It was about a year ago this week. I had been super active in the job search, had a couple of weeks under my belt sending e-mails to employers, applying directly on job boards and anything else I could think of doing. I found a target company that looked interesting and sent my resume to info@targetCompany.com hoping it would be passed along.
It was passed along! I was amazed, really, but the next morning I had a phone interview with one of the executive members. We had a great interview and I was invited to come in that afternoon. Amazing. This interview also went well, and I was asked to come in for a third interview to meet with two other executives in different departments.
Now, one thing you have to understand about me is that I am optimistic, and once I get this far along in the process I am thinking of all of the great things to do in the job. In fact, I’m already doing the job in my mind! I’m losing sleep over how I can add value to their organization and have specific projects already started (in my mind).
I was completely surprised, after the third interview, to get an e-mail that seemed to come out of some Communications 101 book saying that they already had someone else in mind, and thanks for coming in, and they’d keep my resume on file – you know, all that normal garbage that doesn’t sound true.
This was the lowest point of my job search – even after this rejection I didn’t have a bigger let-down. I had become too emotionally involved in this one, excited about the prospect, anxious to get started, and reading the signals inaccurately.
So, let’s talk about this thing called rejection, and coping.
Rejection, for me, came in various forms. The most frequent was not getting an e-mail or response back. I’ve covered this before and realize that everyone is busy, and they’d probably have to hire an extra person just to respond back to all of the applicants. I realize that now but it sure was a shocker at first. Other forms of rejection included a non-invite to the next interview, or asking someone if they knew anyone that knew anyone -and they’d say no, even though you knew they were super connected.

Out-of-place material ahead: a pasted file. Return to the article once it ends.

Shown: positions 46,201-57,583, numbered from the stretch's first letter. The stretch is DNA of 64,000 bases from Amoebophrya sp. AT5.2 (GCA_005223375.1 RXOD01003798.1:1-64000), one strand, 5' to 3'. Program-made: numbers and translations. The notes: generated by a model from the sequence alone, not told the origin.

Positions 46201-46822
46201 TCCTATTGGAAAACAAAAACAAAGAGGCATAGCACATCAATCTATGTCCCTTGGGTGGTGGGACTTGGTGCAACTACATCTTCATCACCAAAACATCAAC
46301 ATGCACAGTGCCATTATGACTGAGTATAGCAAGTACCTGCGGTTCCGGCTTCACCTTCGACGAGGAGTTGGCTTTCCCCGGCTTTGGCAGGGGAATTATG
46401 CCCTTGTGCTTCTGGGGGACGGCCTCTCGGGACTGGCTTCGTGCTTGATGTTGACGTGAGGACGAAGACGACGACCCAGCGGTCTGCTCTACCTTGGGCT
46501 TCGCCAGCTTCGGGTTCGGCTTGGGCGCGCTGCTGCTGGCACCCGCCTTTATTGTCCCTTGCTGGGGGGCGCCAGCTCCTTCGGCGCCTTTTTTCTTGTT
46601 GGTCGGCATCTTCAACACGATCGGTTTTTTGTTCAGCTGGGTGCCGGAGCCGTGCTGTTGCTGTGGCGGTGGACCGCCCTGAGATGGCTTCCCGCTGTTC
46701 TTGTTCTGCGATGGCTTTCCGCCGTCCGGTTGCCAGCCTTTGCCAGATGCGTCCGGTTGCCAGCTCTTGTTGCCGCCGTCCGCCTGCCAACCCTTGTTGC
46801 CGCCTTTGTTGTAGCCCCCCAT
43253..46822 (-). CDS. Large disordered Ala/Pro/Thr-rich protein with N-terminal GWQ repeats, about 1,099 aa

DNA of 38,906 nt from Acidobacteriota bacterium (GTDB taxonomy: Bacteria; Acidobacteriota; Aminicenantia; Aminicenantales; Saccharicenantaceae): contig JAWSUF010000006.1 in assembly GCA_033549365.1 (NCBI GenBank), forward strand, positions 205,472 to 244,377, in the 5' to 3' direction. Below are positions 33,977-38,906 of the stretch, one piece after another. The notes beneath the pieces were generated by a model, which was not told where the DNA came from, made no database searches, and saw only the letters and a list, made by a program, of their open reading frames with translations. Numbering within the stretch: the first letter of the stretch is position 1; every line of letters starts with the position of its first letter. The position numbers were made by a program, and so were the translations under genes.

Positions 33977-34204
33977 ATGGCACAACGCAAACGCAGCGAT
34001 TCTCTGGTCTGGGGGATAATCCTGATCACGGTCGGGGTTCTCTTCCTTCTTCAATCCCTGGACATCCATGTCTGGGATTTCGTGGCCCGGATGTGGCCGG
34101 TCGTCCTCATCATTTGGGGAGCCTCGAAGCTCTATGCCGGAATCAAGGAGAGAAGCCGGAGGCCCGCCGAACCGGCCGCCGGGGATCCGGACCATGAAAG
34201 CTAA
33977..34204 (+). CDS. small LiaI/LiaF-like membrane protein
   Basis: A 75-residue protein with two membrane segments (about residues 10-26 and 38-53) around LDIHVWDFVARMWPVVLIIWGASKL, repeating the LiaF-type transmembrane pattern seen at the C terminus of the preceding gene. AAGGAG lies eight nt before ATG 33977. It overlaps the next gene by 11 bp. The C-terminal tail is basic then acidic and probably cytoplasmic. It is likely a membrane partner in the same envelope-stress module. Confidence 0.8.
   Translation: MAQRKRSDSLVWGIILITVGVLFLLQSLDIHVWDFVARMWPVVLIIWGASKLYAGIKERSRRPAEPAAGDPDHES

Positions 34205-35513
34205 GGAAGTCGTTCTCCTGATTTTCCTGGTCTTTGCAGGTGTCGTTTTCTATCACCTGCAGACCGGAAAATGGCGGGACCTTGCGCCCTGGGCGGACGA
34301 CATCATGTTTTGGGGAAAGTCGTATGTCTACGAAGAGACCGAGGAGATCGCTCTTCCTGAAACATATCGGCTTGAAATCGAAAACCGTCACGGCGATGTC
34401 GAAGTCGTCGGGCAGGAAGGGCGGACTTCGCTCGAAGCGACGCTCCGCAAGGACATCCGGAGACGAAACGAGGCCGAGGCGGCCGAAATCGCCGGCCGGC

I remember a former boss that learned of JibberJobber, and when I asked him if he’d let his colleagues know, his response was “I’ll try.” Not a big deal, but if you knew this guy, you would know that “I’ll try” is absolutely unacceptable in his company – if I would have said that in a meeting I’d be in big trouble. What a rejection, hearing “I’ll try” from him, when I asked him a simple favor.
So what should we do when we are rejected? How can we react (and still be healthy :))?
I’m not sure there is one appropriate answer or strategy – it probably depends on you, where you are at, and what you need. One of my favorite philosophies on dealing with rejection comes from Carolyn Greco, of The Facet Group. One of her mantras is: